Under the doctrine of adverse possession, an individual, business, or group of individuals who have continuously used land owned by someone else for twenty years can make a claim that such use entitles the claimant to ownership of the property. To prevail on a claim of adverse possession, a claimant must prove (1) he or she used the disputed property or portion of a property without permission, (2) that the use was actual, (3) open, (4) notorious, (5) exclusive, and (6) adverse for a period of at least twenty years. Lawrence v. Concord, 439 Mass. 416, 421 (2003).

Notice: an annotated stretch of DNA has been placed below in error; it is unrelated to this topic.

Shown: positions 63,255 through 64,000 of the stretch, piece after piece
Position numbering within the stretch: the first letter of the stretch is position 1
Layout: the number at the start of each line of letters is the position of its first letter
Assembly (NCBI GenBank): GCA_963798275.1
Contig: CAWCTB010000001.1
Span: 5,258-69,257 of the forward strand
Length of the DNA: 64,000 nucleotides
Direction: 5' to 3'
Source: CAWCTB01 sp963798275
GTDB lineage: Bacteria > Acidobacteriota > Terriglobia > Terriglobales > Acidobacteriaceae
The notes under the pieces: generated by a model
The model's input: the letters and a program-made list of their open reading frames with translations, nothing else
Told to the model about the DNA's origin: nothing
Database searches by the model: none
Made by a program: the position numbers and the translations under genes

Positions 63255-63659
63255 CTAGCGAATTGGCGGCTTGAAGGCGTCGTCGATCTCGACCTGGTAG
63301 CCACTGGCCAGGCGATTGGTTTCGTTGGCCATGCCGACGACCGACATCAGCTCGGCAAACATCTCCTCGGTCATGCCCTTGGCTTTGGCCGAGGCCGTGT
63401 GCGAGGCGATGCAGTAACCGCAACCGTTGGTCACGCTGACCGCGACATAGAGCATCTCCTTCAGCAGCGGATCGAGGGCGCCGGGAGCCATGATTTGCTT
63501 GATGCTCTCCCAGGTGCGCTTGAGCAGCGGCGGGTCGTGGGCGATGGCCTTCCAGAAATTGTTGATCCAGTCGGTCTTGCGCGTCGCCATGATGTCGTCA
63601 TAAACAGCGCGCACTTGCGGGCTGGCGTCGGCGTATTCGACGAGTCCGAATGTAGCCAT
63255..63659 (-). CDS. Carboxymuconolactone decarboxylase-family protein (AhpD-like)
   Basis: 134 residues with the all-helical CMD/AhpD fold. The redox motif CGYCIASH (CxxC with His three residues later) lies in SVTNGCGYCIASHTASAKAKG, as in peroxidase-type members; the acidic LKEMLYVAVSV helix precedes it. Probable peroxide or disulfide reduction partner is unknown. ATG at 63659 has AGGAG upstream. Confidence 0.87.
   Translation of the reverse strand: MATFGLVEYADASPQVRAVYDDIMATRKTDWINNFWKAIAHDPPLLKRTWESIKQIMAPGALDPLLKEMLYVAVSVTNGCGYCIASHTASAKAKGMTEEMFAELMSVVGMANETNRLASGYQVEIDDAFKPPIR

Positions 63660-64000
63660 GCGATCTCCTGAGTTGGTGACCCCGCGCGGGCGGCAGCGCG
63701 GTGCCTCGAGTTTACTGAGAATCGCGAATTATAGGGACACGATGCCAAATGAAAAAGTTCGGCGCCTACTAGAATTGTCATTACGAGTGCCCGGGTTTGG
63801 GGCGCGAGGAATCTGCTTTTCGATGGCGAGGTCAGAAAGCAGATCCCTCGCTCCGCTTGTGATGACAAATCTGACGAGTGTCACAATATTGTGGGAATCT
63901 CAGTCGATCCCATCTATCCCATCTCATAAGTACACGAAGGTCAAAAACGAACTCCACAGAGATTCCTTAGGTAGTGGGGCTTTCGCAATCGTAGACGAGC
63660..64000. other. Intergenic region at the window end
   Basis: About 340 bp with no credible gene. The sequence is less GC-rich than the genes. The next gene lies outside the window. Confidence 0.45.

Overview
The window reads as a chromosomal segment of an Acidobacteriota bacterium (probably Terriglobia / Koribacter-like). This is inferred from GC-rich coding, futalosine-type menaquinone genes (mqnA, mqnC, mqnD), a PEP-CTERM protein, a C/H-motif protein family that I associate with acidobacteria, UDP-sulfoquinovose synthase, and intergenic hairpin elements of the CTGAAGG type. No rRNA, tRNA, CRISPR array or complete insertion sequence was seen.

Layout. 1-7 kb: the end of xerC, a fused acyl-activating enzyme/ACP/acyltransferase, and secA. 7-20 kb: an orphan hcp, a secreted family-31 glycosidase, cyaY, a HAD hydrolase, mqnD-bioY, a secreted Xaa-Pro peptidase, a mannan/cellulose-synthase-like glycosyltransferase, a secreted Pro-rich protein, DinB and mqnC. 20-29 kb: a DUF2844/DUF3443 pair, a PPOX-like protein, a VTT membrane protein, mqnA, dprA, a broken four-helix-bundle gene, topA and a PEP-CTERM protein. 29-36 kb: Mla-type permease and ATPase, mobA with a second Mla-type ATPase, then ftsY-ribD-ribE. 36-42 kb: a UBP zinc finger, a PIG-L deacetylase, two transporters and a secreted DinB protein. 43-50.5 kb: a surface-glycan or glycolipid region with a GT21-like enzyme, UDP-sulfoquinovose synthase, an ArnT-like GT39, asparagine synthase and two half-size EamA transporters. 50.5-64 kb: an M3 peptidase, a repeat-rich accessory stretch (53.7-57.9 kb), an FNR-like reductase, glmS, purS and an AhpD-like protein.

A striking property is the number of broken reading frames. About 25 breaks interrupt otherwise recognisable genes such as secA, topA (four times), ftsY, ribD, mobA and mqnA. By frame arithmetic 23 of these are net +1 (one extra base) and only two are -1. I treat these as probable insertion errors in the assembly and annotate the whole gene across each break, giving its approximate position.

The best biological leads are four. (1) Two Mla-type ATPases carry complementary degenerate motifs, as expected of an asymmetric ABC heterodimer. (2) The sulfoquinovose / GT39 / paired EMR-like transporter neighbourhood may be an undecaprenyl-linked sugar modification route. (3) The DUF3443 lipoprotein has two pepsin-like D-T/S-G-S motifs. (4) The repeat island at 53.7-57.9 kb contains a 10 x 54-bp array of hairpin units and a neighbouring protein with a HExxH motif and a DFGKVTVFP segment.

Good fences make good neighbors. Unless, of course, the fence sits beyond the recorded lot line and the landowner who is now enjoying a somewhat larger piece of property than is reflected on his or her deed claims title to the extra strip of land on his or her side of the fence under the doctrine of adverse possession. In that case, the neighbors (particularly in areas with high land values) often end up in litigation.